Untapped business opportunities at the bottom of the pyramid offer an exciting and lucrative proposition for IT professionals and businesses to develop innovative customer-centric technical solutions, financial products and services to serve the unbanked poor. Such innovations can be instrumental for global development by putting "the tools for a digital economy into the hands of the world's poor" (Heeks, 2009).
We invite papers from the following areas, although contributions are not limited to the topics listed below.
1. Frameworks for financial inclusion in developing economies
2. Adoption and continued usage of last-mile technologies for mobile banking
3. Case examples of applications of new technologies and information systems to serve the unbanked poor
4. Case examples of failed initiatives for financial inclusion in developing economies
5. Potential of value-added financial services (e.g., mobile applications) for the bottom of the pyramid
6. Innovative delivery models for financial services and products in the digital economy
7. Business process management issues for serving the unbanked poor
8. Government policies regulating the interplay between actors such as banks, mobile network operators, microfinance institutions, and the poor customers
9. Training for financial literacy of the poor in developing economies
10. Challenges, opportunities, and barriers to the adoption of ICTs by the poor
11. Human-computer interaction issues related to ICTs used for financial inclusion
School of Business, University at Albany, State University of New York
l.mohan at albany.edu<mailto:l.mohan at albany.edu>
School of Information Sciences, University of Tennessee at Knoxville
dpotnis at utk.edu<mailto:dpotnis at utk.edu>
Instructions for Authors and Submission
Manuscript submissions for AMCIS 2014 will open in early January 2014. Exact dates and instructions to authors to follow as soon as these are made available.
Consultative Group to Assist the Poor. (2009). Financial Access 2009: Measuring Access to Financial Inclusion Around the World. Retrieved from http://www.cgap.org/gm/document-1.9.38735/FA2009.pdf
Heeks, R. (2009). Emerging Markets: IT and the World's Bottom Billion. Communications of the ACM, April 22-24.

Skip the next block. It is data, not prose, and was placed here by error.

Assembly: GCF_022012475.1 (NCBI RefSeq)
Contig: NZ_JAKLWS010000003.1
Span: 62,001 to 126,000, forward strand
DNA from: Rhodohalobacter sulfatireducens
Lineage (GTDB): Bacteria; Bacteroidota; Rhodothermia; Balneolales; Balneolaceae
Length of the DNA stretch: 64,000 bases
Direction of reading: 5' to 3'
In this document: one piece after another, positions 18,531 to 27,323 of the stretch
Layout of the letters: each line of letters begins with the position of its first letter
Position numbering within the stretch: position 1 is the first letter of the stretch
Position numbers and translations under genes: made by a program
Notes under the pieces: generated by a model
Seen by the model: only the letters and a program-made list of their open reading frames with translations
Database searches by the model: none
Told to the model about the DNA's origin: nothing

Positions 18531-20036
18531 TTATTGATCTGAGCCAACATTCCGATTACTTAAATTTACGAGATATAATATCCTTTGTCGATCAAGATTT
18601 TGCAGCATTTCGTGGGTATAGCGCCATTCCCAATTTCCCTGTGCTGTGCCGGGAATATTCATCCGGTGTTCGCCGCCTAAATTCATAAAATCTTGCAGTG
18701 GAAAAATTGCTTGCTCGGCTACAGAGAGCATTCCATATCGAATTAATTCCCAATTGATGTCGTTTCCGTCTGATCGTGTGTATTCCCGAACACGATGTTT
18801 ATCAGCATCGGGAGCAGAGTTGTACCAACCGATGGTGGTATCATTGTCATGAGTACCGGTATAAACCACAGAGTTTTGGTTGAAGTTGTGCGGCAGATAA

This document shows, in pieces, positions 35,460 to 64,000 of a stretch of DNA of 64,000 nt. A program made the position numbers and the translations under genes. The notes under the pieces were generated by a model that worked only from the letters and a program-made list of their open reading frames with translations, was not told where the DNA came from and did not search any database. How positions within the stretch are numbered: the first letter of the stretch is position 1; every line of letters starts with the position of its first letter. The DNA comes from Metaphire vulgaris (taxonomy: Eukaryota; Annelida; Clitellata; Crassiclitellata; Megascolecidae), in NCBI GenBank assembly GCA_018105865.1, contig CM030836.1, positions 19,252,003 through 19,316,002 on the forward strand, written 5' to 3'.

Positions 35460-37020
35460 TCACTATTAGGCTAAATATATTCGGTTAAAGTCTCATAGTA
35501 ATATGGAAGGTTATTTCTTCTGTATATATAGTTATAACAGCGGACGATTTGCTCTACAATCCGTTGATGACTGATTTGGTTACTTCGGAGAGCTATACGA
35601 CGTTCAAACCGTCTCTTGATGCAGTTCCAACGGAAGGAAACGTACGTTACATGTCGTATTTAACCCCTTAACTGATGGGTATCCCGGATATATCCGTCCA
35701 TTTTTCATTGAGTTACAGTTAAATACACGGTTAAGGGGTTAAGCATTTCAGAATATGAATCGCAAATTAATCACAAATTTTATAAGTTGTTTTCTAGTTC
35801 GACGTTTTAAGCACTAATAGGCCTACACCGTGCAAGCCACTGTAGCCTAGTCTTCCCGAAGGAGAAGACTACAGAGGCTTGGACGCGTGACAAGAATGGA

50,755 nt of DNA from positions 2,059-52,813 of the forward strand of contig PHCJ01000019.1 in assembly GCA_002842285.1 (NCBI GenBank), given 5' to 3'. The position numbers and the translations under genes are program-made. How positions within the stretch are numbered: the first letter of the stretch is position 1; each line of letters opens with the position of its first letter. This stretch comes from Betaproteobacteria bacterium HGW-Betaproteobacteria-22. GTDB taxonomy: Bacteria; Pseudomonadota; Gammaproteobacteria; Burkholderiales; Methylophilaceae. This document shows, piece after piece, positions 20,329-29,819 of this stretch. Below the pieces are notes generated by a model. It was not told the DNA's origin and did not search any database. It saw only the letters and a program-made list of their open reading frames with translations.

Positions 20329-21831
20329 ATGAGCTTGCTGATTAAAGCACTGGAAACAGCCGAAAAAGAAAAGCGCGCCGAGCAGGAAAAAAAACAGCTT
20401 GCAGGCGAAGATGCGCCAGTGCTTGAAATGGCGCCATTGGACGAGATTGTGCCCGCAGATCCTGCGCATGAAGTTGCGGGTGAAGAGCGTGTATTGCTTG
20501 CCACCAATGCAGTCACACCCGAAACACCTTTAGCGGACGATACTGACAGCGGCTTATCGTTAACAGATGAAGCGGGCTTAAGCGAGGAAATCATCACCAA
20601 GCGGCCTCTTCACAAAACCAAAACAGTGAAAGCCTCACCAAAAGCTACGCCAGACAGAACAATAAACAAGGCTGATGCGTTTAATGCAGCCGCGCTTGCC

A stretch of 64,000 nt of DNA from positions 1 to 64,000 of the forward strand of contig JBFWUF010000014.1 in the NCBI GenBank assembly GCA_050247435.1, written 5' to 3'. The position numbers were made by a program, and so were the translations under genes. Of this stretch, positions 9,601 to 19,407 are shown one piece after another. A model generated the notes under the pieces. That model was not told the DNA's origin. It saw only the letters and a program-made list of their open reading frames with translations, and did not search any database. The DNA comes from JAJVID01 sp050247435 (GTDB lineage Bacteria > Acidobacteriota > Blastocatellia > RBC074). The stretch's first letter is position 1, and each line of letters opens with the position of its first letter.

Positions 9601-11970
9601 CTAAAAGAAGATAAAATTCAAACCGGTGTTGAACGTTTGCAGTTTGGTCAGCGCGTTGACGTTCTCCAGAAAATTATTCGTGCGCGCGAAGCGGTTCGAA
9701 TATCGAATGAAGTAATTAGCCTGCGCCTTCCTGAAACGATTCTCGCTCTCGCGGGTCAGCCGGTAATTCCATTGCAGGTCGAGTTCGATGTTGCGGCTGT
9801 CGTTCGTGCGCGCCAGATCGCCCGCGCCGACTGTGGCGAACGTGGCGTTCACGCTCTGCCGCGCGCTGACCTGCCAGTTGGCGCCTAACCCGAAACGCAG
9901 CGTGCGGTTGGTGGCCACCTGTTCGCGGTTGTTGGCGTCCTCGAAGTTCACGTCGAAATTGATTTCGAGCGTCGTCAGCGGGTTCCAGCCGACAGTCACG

Honohan, P. (2006). Household Financial Assets in the Process of Development (Vol. Policy Research Working Paper 3965). Washington, D.C.: World Bank.
Khavul, S. (2010). Microfinance: Creating Opportunities for the Poor? Academy of Management Perspectives, 24(3), 57-71.
Mas, I. (2009). The Economics of Branchless Banking. Innovations, 4(2), 57-75.
Mohan, L., & Potnis, D. (2010). Catalytic Innovation in Microfinance for Inclusive Growth: Insights from SKS Microfinance. Journal of Asia-Pacific Business, 11(Special Issue on Value Creation, Social Innovation and Entrepreneurship in Global Economies), 218-239.
Mohan, L., Potnis, D., & Alter, S. (In Press). Using Information Systems to Support "Door-step Banking": Enabling Scalability of Microfinance to Serve More of the Poor at the Bottom
of the Pyramid. Communications of the AIS, 32(Special Issue on Information Systems in Emerging Economies).
Mohan, L., Potnis, D., & Mattoo, N. (2013). A Pan-India Footprint of Microfinance Borrowers from an Exploratory Survey: Impact of Over-Indebtedness on Financial Inclusion of the Poor. Enterprise Development and Microfinance, 24(1), 55-71.
Morawczynski, O., & Pickens, M. (2009). Poor People Using Mobile Financial Services: Observations on Customer Usage and Impact from M-PESA. World Bank. Washington, D.C.
Devendra Potnis, PhD
School of Information Sciences
University of Tennessee
1345 Circle Park Dr., Suite 451
Knoxville, TN 37996
+1-865-974-2148; Twitter: DPotnis